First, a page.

Pro Bono for Migrant Workers
The session on “Pro Bono for Migrant Workers” highlighted the significant contribution of the migrant workers to their countries’ economy, with their remittances rising higher than the foreign direct investment (FDI) in their countries such as in the cases of India and the Philippines. It also pointed out that the exploitation of migrant workers, globally speaking, was done by legitimate businesses not only by organized crime syndicates.

The session discussed ways of providing remedies to the problems of the migrant workers such as the use of existing labor laws in the host country (on issues such as overtime pay, compensation for illegal acts) and criminal injury compensation scheme to counter exploitation of migrant workers and sex trafficking (Australia). And in case they have gone back to home country, cooperation among lawyers in both host and home countries would be crucial in pursuing claims against abusive employers. This is illustrated by the work of the Justice Without Borders (JWB), which has solely focused on obtaining compensation for migrant workers and victims of trafficking after they left the host country. JWB works with commercial law firms in getting the compensation for workers who have returned home. Experiences in other countries also showed the need to make the company leaders become more aware of the problems of the migrant workers and discuss them at the Board level.

United Nations, Businesses and Pro Bono Lawyers
The session on “Advocacy, Influence and Breaking Through” showcased how the United Nations, businesses and pro bono lawyers could collaborate to make a difference in the business and human rights field. Surya Deva, the Asia-Pacific representative in the United Nations Working Group on the issue of human rights and transnational corporations and other business enterprises,12 urged the maximized use of a range of remedies to human rights abuses arising from company operations. He cited the role of non-judicial remedies including those available at the national human rights institutions.

Use of Information Technology
The conference also dealt with the use of the internet-based information and communications technologies in reaching out to those in need of legal support as well as helping lawyers in their work from legal research to preparing legal documents. These new technologies are also essential additional tools in monitoring business enterprises on their compliance with the responsibility to respect human rights.

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Side Event: Business and Human Rights Roundtable
The Human Rights Law and Policy Forum (HRLF) of the Law School of the City University of Hong Kong in collaboration with the Research Center for Sustainable Peace, Graduate School of Arts and Sciences, University of Tokyo organized a roundtable on “Building an Access to Justice Network for Business and Human Rights in Asia” on 28 October 2018, a day after the Pro Bono conference ended.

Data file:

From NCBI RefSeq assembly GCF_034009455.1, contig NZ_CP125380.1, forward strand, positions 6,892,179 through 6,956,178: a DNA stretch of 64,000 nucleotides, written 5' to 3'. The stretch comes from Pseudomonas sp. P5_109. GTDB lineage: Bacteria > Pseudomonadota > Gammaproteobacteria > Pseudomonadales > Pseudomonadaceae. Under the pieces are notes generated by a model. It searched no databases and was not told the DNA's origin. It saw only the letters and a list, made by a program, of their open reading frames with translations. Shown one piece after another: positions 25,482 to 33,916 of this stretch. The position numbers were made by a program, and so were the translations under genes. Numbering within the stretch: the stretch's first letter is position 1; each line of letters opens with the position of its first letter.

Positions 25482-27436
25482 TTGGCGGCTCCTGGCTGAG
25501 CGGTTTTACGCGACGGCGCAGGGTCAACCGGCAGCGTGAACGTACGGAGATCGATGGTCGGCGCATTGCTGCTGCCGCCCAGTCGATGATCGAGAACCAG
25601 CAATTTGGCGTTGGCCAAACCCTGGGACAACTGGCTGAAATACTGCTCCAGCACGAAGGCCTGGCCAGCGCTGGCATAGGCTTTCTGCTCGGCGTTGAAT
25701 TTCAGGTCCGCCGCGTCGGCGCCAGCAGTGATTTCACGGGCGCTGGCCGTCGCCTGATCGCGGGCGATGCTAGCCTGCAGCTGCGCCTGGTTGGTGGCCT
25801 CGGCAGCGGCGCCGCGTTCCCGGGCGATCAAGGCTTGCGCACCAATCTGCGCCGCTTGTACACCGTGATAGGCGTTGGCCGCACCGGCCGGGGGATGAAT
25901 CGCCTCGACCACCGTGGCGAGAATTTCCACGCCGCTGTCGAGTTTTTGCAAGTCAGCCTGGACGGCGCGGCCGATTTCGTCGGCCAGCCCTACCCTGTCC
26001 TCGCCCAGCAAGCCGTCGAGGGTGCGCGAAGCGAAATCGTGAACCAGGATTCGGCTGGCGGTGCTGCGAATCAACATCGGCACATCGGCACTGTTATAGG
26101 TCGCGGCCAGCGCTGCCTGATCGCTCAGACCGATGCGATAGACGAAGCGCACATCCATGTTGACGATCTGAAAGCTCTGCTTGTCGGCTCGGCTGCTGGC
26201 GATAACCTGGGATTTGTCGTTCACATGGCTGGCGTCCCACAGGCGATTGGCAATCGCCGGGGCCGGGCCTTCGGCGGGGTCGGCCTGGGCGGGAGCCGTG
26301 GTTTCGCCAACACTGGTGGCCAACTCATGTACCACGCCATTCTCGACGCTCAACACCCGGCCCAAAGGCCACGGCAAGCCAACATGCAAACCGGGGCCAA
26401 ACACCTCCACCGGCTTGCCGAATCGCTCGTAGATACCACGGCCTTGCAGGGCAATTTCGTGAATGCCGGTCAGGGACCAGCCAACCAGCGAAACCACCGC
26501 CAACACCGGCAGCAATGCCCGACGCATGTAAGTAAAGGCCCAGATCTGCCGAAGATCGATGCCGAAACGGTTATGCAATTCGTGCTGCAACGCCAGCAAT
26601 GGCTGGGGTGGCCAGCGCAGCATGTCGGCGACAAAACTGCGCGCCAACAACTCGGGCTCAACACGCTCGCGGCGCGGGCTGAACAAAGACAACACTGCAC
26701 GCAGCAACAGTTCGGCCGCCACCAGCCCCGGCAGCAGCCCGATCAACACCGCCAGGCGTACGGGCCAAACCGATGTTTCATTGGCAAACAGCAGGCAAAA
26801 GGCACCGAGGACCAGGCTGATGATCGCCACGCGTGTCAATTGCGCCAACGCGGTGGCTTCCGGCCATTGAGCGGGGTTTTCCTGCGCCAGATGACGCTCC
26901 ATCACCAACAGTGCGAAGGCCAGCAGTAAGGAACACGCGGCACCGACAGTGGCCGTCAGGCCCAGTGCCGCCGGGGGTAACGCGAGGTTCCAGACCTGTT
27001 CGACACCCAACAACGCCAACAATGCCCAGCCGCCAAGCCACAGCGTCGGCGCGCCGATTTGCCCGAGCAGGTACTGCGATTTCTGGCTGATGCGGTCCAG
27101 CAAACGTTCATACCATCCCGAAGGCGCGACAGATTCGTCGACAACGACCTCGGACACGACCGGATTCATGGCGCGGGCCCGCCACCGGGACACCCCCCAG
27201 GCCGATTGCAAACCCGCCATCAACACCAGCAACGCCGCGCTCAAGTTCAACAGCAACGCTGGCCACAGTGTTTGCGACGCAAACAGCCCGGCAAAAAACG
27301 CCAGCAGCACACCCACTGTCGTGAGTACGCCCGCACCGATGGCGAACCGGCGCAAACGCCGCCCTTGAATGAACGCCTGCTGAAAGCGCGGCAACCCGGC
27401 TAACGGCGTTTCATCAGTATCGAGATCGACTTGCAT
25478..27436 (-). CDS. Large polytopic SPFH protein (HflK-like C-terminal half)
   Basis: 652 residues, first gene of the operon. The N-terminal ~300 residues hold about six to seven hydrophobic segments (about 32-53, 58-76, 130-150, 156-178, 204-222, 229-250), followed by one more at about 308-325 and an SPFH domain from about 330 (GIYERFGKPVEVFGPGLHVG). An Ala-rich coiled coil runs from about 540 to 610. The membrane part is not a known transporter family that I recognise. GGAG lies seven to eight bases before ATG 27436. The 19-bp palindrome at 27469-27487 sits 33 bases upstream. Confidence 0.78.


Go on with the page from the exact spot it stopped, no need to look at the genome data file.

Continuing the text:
The Roundtable brought together lawyers, academics, non-governmental organization workers and students from China, Hong Kong, Japan, Korea and the Philippines. They discussed the different initiatives on addressing business-related human rights abuses. 

Some Highlights of the Roundtable
The brief presentations and discussions in the Roundtable dealt with the developments, opportunities, obstacles, and proposed measures on how to address business-related human rights abuses.

The current situation in a number of countries shows some opportunities and developments in areas where human rights can be protected in relation to business operations. Existing laws related to business operations that may have human rights implications can be used to address problems (China). Corporate social responsibility (CSR) can be used as vehicle to introduce human rights to companies (China); certified social insurance and labor consultants13 (sharoushi), for example, can use CSR to be able to get companies to comply with international human rights standards (Japan).

There are also initiatives by lawyers’ organizations on business and human rights such as that of the Japan Federation of Bar Associations (JFBA); initiatives such as the creation of link between lawyers working on human rights issues and the companies through dialogue (Japan) and the networking among corporate and human rights lawyers (Japan).

There are however serious obstacles to promoting human rights in business operations. Human rights are still sensitive matters in China that can hinder any initiative on business and human rights. The headquarters-centered corporate system of Japanese companies is a problem. Decision and action cannot be taken in the branch offices outside Japan unless approved by the headquarters, which may not fully understand the local situation. At the same time, there is a need to increase “low level” decision-making and localization (hiring of local employees in management positions) in the offices of Japanese companies in other countries.